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2014 Quoit Club Season

Thursday, March 20, 6 - 8 pm
Laburnum House
1300 Westwood Avenue


This Georgian Revival style mansion was built for Joseph Bryan and was considered one of the most luxurious residences in Richmond at the time of its completion in 1908.The Bryan's Laburnum estate was originally well over 100 acres and is the namesake for Laburnum Park. The most impressive exterior feature of the building is a monumental, 2-story, Corinthian portico, with limestone columns. The building's many decorative features include a Classical-style, masonry balustrade along the veranda and above the portico, raised brick string coursing, and limestone window trim featuring brick jack arches above.

Thursday, April 17, 6 - 8 pm
Dovetail Construction Co. Inc.,'The Emerald Barn'
1620 Brook Road


The building was originally an electric railway car barn built in 1907. It was one of the first steel buildings built in the area. It was arguably one of the least efficient buildings anywhere and now it is a state of the art "building within a building" that is one of the most sustainable anywhere. It is the first building in the U.S. to be LEED Platinum, on the National Register of Historic Places, and Net Energy Zero. The building won AIA Inform Magazine's: "Best Interior Design Award" in 2011.

Thursday, May 8, 6 - 8 pm
RiverFront Investment Group
1214 East Cary Street

*Note this is the 2nd Thursday of May.

Located in historic Shockoe Slip, this Italianate style building was built c. 1876. Shockoe Slip was laid out prior to Thomas Jefferson's 1782 plan for the City, and it has long been at the heart of the City's commercial and economic life. Buildings in the Slip were completely destroyed by the Civil War Evacuation Fire of 1865. The District was rebuilt in the late 19th century as a commercial center.

Thursday, June 19, 6 - 8 pm
Private Residence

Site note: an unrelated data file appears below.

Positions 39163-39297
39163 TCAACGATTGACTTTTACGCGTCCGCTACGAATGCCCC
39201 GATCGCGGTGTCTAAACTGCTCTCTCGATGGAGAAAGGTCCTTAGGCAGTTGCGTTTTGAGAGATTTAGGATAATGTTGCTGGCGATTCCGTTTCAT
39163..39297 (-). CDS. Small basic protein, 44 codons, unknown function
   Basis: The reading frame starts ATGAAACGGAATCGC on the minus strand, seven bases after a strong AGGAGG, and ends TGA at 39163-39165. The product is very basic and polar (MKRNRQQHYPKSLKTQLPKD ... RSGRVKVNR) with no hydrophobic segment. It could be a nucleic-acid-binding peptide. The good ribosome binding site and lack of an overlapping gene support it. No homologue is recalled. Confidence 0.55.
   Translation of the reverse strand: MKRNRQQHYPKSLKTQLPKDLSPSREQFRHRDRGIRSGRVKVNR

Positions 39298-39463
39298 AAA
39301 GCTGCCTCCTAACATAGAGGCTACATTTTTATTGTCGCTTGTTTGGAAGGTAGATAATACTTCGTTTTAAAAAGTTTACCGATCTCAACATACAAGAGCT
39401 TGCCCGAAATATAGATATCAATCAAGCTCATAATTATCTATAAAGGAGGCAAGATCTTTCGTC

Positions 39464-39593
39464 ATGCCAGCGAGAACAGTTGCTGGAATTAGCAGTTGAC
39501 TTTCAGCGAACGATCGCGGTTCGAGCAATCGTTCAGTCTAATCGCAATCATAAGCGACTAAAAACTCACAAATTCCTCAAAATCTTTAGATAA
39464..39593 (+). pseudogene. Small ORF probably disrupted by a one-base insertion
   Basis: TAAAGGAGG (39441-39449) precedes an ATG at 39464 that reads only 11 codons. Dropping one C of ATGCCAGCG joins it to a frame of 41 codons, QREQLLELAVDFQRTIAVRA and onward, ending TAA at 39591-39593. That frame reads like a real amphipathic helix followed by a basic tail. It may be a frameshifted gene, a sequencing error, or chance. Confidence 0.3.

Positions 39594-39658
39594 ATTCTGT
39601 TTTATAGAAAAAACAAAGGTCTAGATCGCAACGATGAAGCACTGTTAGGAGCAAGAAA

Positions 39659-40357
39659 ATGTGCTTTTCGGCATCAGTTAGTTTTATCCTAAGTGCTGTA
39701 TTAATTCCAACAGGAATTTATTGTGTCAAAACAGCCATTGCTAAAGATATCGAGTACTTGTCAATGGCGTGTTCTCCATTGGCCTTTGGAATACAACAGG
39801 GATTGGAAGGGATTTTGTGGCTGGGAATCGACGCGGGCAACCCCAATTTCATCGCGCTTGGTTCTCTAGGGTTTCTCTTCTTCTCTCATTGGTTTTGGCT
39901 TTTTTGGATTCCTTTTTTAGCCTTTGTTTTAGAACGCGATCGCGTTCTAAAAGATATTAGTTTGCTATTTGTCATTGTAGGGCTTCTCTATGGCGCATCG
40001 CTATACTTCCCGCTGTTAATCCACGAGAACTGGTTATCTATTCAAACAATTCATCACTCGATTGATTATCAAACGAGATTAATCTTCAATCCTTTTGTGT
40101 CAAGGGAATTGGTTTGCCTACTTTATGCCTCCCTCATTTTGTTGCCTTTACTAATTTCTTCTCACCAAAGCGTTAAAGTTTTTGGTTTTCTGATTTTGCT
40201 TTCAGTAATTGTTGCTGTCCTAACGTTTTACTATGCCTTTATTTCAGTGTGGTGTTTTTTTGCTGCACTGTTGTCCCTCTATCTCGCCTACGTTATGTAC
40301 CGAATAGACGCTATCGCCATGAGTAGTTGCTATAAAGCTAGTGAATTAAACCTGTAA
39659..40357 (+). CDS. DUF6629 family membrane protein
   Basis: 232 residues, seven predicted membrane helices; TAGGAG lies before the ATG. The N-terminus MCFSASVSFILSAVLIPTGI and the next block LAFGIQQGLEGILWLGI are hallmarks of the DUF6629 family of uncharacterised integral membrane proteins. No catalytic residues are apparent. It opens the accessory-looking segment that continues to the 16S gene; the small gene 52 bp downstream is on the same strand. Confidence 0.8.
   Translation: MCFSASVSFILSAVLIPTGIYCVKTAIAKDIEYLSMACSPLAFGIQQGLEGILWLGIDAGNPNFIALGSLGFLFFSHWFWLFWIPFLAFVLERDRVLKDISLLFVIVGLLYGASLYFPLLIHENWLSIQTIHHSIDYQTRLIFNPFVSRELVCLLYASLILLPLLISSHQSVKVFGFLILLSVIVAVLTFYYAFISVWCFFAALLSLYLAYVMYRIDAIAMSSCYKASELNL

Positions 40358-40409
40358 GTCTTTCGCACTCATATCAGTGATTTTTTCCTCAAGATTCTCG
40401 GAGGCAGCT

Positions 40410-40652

2300 Monument Avenue


2300 Monument Avenue, built in 1909, was designed by architect Albert F. Hunt and served as the neighborhood speakeasy during prohibition. The basement contains the old liquor safe, a small room built inside the existing basement walls. The window inside is still boarded up with early bead-board. It is believed that patrons would enter through the garage which faced the side street on Allison (garage since demolished), go into the basement, buy their liquor from the safe room, and proceed to the front room of the basement to drink. Later during WWII the owners had the basement party room fitted with a pine dance floor for use during blackouts.

Thursday, July 17, 6 - 8 pm
Wickham House
1015 E. Clay Street


The Wickham House is a spectacular example of 19th century Federal architecture and displays some of the country's finest examples of interior decorative painting. Listed as a National Historic Landmark, the Wickham House, built by John Wickham, illustrates the lives of one of Richmond's most prominent families. The Wickham House was purchased by Mann Valentine Jr. and in 1898 became the first home of the Valentine Museum.

Thursday, August 21, 6 - 8 pm
Masons' Hall Masonic Lodge
1807 E. Franklin Street


Masons' Hall is the oldest building in the United States erected for Masonic purposes and continually used for that purpose. The hall was built in 1785 by Richmond Lodge Number 13 (now number 10) of the Ancient, Free, and Accepted Masons on an eighty four square foot lot purchased from Gabriel Galt. The lodge has an interesting history closely associated with the affairs of the city and was frequented by distinguished men including John Marshall, Edmund Randolph, and the Marquis de Lafayette.

Thursday, September 18, 6 - 8 pm
Wilton House
215 S. Wilton Road


Constructed between 1750 and 1753 for William Randolph III, Wilton is an impressive example of a colonial-era plantation house that once hosted esteemed guests such as George Washington, Thomas Jefferson, and the Marquis de Lafayette. The house formerly stood on a 2,000-acre tobacco plantation near the James River in Henrico County, but was moved to Richmond's West End in 1933. The large Georgian style two-story brick house is one of the most significant of the James River plantation mansions. Its chief distinction lies in it being the only completely paneled house in Virginia. Throughout the entire dwelling, including the closets, the walls are covered with raised wood panels above and below a molded chair rail.

Thursday, October 16, 6 - 8 pm
Cathedral of the Sacred Heart
800 S. Cathedral Place


Sacred Heart was designed by New York architect Joseph H. McGuire. With a $500,000 gift from financier Thomas Fortune Ryan and his wife, Ida Barry, construction began in 1903 and was completed in 1906. The Cathedral is Virginia's most distinguished example of the Italian Renaissance Revival style. The building is constructed of Virginia granite and Indiana limestone with a copper dome and tile roof. Six fluted Corinthian columns support the front portico. The church was not painted inside until 1931, when Italian Renaissance colors of cream and dull blue were added along with gold and glitter.

2014 Quoit Club Memberships and event cost.

2014 Quoit Club season is sponsored by: